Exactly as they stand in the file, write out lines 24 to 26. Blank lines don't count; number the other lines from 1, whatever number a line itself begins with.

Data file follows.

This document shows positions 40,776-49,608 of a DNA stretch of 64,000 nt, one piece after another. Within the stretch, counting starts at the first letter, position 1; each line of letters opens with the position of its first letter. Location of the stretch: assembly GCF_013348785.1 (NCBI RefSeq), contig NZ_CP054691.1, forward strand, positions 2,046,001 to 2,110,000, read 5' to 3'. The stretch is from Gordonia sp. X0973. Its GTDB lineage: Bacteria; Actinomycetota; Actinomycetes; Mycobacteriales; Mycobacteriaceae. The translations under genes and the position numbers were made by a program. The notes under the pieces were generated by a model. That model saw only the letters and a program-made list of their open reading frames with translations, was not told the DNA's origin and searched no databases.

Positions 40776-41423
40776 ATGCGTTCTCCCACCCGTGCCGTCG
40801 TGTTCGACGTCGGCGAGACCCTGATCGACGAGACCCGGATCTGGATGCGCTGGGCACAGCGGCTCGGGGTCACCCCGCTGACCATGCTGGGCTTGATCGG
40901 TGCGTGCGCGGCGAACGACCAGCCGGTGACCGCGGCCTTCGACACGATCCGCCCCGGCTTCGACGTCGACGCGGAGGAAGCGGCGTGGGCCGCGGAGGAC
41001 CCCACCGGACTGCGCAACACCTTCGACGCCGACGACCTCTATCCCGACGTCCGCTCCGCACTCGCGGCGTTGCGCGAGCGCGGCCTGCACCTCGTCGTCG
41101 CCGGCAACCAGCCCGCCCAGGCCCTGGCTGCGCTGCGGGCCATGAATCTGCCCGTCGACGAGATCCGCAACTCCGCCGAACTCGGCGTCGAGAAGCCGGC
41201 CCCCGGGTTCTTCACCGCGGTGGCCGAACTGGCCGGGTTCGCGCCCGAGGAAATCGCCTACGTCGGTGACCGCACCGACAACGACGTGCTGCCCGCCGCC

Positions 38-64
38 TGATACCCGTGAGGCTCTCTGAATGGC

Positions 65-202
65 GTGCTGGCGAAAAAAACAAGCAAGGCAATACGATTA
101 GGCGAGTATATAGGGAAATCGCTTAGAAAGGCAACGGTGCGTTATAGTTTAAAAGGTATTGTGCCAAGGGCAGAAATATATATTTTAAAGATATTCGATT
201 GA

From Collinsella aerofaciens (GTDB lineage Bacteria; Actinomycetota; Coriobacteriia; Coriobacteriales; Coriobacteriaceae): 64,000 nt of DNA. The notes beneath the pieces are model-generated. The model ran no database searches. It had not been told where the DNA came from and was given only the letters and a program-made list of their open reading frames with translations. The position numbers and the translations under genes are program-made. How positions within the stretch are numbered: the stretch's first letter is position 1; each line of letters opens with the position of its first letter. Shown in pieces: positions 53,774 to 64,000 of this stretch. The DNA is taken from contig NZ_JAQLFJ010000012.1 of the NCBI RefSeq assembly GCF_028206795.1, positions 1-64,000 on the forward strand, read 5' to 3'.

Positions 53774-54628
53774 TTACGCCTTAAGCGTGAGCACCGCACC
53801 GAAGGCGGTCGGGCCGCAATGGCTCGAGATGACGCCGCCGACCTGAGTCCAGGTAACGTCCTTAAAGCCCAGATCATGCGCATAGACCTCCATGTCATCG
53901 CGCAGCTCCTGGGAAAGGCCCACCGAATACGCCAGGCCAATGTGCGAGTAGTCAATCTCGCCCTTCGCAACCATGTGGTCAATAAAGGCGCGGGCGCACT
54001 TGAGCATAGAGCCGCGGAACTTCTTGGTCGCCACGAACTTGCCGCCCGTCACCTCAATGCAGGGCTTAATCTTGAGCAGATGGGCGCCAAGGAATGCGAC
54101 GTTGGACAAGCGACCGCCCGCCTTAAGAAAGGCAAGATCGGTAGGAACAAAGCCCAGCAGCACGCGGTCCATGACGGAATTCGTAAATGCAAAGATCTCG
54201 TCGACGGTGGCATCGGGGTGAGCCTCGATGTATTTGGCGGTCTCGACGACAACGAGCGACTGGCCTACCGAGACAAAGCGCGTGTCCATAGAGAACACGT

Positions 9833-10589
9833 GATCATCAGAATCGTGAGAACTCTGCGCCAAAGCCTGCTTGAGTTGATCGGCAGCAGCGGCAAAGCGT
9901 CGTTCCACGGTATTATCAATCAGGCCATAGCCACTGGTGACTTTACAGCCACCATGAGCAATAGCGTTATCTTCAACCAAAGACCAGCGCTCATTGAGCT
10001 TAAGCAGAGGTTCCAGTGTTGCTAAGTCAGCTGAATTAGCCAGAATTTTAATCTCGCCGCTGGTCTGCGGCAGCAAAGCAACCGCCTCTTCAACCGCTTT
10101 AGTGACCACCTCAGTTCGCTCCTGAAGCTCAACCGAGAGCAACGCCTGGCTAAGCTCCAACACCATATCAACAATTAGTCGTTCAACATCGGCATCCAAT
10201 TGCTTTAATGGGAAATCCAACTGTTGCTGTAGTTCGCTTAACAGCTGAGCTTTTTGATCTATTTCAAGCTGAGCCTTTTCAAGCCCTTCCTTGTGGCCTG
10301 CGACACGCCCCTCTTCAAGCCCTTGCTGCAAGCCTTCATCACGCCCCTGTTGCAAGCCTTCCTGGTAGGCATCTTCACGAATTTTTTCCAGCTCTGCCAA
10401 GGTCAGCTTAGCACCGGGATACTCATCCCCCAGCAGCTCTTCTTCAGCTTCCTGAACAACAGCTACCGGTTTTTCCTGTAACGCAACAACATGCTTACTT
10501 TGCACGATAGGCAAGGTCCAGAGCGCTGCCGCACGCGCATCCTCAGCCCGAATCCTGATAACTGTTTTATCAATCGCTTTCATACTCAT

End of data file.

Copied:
9833 GATCATCAGAATCGTGAGAACTCTGCGCCAAAGCCTGCTTGAGTTGATCGGCAGCAGCGGCAAAGCGT
9901 CGTTCCACGGTATTATCAATCAGGCCATAGCCACTGGTGACTTTACAGCCACCATGAGCAATAGCGTTATCTTCAACCAAAGACCAGCGCTCATTGAGCT
10001 TAAGCAGAGGTTCCAGTGTTGCTAAGTCAGCTGAATTAGCCAGAATTTTAATCTCGCCGCTGGTCTGCGGCAGCAAAGCAACCGCCTCTTCAACCGCTTT